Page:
IN THE CORNER WITH THE RING DOC: Muscular Hygiene: Keep Yourself in the Game

This post may contain affiliate links to products or services which, if you purchase, may result in my earning commissions at no additional cost to you.


Written by Dr. Beau B Hightower  DC, MS, CSCS, CES


In our culture, we tend to take preventative measures to ensure our beauty, our financial security, and even our health. An example of this is the culturally accepted notion that dental health is a responsibility that falls upon the patient and not the dental professional. We as Americans clean our hair, our skin, and brush our teeth everyday. Most people floss their teeth regularly. However, we tend to neglect the system responsible for our ability to navigate the world. What are we doing as Americans, as fighters, and as fight fans to keep our musculoskeletal systems healthy and active?

Self myofascial release is beginning to gain great traction among the fitness and medical community, and is one of the concepts that I stress to my patients everyday at Elite Ortho-Therapy and Sports Medicine,  whether the patient is a championship fighter or a retired veteran. Self myfoascial release is a way of elongating and stretching the connective tissues and muscles throughout our body to maintain optimal function. Muscles are rich in blood supply, and go through a continuous process of “tearing” and “rebuilding” as we use them to accomplish our daily activities such as  picking up groceries,  taking out the trash, or in the case of many of our readers, take an opponent to the mat. Fascia is a dense connective tissue that does not have a rich blood supply, and take a significant amount of  time to warm up before activity. Both of these tissues respond incredibly well to Self Myofascial Release or SMR for short. SMR causes a mechanical and neurological relaxation and lengthening of these tissues, and allows them to function through their designed range of motion.  Most  injuries start as very minor micro-tears along the muscle and connective tissue. Next, a repetitive tear-and-repair cycle causes soft tissue  dysfunction to develop. The athlete then begins to experience pain and stiffness in the area. which can lead to local injury or injuries up and down the kinetic chain.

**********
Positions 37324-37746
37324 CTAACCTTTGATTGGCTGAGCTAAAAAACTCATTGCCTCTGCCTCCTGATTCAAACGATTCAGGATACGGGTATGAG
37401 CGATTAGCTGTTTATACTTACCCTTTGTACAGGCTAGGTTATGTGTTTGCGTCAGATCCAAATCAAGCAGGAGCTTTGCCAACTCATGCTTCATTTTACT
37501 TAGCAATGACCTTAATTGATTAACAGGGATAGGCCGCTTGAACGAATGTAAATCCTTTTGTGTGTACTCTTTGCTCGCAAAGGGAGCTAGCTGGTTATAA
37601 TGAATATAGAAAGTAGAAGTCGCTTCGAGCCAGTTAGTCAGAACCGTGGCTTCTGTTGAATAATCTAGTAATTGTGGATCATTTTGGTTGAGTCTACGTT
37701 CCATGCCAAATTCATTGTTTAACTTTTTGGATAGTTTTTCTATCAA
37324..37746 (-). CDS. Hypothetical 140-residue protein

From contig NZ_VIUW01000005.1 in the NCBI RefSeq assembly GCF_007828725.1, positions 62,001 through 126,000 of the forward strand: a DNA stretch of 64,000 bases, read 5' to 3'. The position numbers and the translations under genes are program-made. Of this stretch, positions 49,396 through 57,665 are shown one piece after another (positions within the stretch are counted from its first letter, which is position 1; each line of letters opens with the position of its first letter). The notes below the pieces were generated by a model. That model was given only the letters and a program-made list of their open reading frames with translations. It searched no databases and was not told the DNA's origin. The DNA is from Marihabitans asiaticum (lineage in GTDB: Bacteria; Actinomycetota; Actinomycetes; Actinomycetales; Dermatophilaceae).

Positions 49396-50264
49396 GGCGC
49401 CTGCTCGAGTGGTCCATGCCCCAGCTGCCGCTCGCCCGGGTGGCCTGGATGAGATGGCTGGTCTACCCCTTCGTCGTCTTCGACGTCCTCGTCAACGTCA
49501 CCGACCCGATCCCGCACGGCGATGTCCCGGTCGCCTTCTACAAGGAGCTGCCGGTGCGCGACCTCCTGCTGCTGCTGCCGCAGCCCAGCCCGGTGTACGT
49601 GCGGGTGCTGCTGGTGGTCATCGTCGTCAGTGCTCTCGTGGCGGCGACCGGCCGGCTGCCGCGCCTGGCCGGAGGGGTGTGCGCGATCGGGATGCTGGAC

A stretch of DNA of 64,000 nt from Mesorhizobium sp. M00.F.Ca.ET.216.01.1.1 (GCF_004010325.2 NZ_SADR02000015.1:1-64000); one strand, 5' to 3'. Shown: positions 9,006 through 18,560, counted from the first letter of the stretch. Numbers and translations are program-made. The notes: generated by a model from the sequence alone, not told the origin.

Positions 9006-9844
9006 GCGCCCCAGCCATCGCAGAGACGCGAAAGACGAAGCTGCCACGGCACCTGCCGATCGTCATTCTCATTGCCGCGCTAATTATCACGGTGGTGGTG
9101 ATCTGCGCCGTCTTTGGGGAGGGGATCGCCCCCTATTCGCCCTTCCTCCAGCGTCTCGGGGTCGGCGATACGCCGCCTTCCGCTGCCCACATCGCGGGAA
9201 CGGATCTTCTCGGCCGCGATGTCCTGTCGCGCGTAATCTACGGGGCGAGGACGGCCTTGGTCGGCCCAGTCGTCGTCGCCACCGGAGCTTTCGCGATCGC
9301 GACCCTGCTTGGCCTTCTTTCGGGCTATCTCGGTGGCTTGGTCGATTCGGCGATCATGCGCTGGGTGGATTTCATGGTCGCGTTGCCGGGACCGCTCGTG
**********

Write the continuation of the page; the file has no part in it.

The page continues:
The most common devices used to apply SMR are foam rollers, lacrosse balls, myofascial sticks, and myofascial “canes”. These tools can prevent and repair  injuries such as anterior and posterior shoulder pain, IT band syndrome, lower back pain, shin splints, plantar fascitis and more.  Research has shown repeatedly that static stretching is not the definitive answer to musculoskeletal problems, and while there are few papers relating to foam rollers and others, there is plenty of clinical evidence in the athletic community. Stretching tends to put stress at the tendon-bone intersection, and the muscle-tendon intersection, while restrictions within the belly of restricted muscles remain unaffected.

One of the top UFC welterweights in the world that I was my patient used a foam roller almost exclusively to resolve a knee injury en route to a victory over the number one contender in the world.  Bellator fighters Lenny “The Godfather” Lovato Jr. and Josh “Big Country” Lanier have used these devices consistently to stay healthy in the buildup to Bellator 91 in Rio Rancho, New Mexico.

With the help of self myofacial release, you will keep rolling (pun intended) towards your athletic goals.




Dr. Beau Hightower is a  former collegiate athlete and avid fight fan. He serves as the President of Elite Ortho-Therapy and Sports Medicine LLC, the premier sports  injury resolution center in New Mexico.